The relatively low prevalence of substance abuse among cancer patients treated in tertiary care hospitals may reflect institutional biases or a tendency for patient underreporting in these settings. Drug abusers who are poor or feel alienated from the health care system may not seek care in tertiary centers. Those who are treated in these centers may not acknowledge a history of drug abuse. The low prevalence of drug abuse in cancer centers, therefore, may not represent the true prevalence among the cancer population overall. A survey of patients who were admitted to a palliative care unit found indications of alcohol abuse in more than 25% of these patients;  this, however, represents highly selected palliative care patients referred to a specialized inpatient unit.
Epidemiologic studies and clinical management depend on an accepted, valid nomenclature for substance abuse and addiction. The pharmacologic phenomena of tolerance and physical dependence are commonly confused with abuse and addiction. Terminology is also strongly influenced by sociocultural considerations that may lead to the sending of mixed messages in the clinical setting. The definitions of addiction and abuse that are applied to patients who are physically ill have been developed from populations of addicts who do not have physical illnesses. The clarification of this terminology is an essential step in improving the diagnosis and management of substance abuse in the palliative care setting. The list below gives the proposed definitions for these terms.
Physical dependence is defined solely by the occurrence of a characteristic withdrawal or abstinence syndrome following discontinuation of dosing, abrupt dose reduction, or administration of a pharmacologic antagonist.    Neither the dose nor duration of administration of opioids required to produce clinically significant physical dependence in humans is known. Most practitioners assume that the potential for abstinence syndrome exists after opioids have been administered repeatedly for only a few days.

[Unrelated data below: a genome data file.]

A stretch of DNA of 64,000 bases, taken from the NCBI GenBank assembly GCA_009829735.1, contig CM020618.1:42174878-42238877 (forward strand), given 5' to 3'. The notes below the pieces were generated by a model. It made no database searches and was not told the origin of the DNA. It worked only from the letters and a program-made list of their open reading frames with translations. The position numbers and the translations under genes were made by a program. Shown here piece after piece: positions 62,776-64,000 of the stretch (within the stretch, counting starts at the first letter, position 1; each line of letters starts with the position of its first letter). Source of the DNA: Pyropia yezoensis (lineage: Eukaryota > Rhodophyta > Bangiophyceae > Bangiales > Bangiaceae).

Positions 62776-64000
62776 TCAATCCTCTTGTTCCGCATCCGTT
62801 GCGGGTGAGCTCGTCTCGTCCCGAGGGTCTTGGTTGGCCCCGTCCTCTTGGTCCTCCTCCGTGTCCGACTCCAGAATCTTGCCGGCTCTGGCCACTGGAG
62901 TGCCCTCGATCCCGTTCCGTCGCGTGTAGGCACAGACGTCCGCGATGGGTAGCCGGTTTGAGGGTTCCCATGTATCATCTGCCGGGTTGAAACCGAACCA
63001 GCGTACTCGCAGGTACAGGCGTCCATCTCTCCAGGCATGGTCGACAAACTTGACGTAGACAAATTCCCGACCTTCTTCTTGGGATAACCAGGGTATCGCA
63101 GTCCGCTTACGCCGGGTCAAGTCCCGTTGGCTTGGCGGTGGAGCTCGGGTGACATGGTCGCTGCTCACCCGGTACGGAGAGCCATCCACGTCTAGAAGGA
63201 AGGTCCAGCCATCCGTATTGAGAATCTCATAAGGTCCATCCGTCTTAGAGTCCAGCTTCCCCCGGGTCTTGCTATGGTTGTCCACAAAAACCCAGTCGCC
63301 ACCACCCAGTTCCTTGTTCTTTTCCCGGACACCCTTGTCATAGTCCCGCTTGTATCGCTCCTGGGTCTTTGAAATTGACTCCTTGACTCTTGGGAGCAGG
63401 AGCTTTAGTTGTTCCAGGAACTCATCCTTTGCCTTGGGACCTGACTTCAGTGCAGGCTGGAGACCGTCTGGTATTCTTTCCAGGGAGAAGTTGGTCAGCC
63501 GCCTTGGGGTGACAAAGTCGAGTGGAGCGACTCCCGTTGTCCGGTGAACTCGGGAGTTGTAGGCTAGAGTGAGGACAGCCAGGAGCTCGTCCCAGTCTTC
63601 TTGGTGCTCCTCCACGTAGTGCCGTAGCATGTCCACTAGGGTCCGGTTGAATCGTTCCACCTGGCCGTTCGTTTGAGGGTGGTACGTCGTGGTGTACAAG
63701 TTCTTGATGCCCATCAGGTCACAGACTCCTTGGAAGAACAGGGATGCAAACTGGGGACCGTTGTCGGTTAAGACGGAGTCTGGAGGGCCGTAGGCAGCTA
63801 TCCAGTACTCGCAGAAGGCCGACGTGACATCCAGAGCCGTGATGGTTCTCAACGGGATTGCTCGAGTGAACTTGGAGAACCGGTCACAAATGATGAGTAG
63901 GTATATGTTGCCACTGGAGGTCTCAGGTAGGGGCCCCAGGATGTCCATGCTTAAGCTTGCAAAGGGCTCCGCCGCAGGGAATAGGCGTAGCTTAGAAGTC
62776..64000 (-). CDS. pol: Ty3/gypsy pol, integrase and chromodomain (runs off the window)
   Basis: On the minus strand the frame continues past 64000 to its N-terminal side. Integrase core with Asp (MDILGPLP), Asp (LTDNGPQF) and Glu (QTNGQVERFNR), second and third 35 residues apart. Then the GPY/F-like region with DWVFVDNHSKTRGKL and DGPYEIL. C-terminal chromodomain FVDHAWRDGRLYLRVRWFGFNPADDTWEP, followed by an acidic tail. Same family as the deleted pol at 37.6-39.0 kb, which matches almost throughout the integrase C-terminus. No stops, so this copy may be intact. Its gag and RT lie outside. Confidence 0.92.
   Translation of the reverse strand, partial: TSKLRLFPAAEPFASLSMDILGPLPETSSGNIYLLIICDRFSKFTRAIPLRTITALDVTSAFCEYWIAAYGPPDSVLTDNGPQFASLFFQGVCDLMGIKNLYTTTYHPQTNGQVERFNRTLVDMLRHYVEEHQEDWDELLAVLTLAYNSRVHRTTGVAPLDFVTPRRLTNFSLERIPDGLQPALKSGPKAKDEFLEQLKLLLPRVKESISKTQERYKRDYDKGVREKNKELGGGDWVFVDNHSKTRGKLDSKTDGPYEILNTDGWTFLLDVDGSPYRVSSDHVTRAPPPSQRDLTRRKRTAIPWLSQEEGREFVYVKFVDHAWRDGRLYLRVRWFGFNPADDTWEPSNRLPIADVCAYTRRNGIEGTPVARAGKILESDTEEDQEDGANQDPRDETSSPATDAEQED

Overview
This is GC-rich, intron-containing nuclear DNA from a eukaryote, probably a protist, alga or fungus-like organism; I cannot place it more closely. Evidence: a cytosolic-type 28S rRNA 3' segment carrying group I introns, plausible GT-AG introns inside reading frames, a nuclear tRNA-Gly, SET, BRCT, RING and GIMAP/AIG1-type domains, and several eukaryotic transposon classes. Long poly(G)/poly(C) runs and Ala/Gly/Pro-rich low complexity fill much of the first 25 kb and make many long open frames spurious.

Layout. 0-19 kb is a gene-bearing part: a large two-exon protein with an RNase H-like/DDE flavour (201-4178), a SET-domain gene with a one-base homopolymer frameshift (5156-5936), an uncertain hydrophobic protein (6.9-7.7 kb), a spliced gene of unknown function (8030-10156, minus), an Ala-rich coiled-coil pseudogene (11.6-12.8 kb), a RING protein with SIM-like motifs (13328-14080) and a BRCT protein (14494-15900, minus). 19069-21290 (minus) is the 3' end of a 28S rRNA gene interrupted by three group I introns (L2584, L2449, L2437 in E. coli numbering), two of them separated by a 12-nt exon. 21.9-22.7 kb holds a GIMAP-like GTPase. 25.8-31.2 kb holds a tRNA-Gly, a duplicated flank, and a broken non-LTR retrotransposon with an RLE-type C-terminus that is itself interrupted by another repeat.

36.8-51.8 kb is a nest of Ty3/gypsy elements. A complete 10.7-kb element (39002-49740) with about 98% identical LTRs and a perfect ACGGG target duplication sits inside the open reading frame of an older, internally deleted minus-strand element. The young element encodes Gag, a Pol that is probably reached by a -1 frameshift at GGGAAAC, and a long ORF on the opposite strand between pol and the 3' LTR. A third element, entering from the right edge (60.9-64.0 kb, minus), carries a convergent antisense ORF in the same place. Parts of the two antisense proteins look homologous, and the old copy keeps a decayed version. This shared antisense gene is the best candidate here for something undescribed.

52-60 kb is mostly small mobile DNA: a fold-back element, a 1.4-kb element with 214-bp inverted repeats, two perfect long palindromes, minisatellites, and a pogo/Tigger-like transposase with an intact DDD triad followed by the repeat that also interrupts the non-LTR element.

Physical dependence is not apparent unless abstinence is induced. In the clinical setting, physical dependence on an opioid is not considered a problem as long as patients are told to avoid abrupt discontinuation of therapy and to avoid the inadvertent administration of an opioid antagonist (including an analgesic from the agonist-antagonist class).
There is often confusion among clinicians about the differences between physical dependence and addiction. Physical dependence, like tolerance, has been suggested to be a component of addiction,   and the avoidance of withdrawal has been postulated to create behavioral contingencies that reinforce drug-seeking behavior.  These speculations, however, are not supported by experience with opioid therapy for chronic pain. Physical dependence does not preclude the uncomplicated discontinuation of opioids during multidisciplinary pain management of nonmalignant pain.  Opioid therapy is routinely stopped without difficulty in cancer patients whose pain disappears following effective antineoplastic therapy. Indirect evidence for a fundamental distinction between physical dependence and addiction is provided by animal models of opioid self-administration, which have demonstrated that persistent drug-taking behavior can be maintained in the absence of physical dependence. 
Tolerance, a pharmacologic property defined by the need for increasing doses to maintain effects,   has been a particular concern with opioid therapy. Clinicians and patients commonly express concern that tolerance to the analgesic effects of opioids may compromise the benefits of therapy and lead to a requirement for progressively higher and ultimately unsustainable doses. It has been speculated that the development of tolerance to the reinforcing effects of opioids and the consequent need to increase doses to regain these effects is an important element in the pathogenesis of addiction. 
Despite these concerns, extensive clinical experience with opioid drugs given for medical reasons has not confirmed that tolerance causes substantial problems.   Numerous surveys have demonstrated that most patients can attain stable opioid doses with a favorable balance between analgesia and side effects for prolonged periods.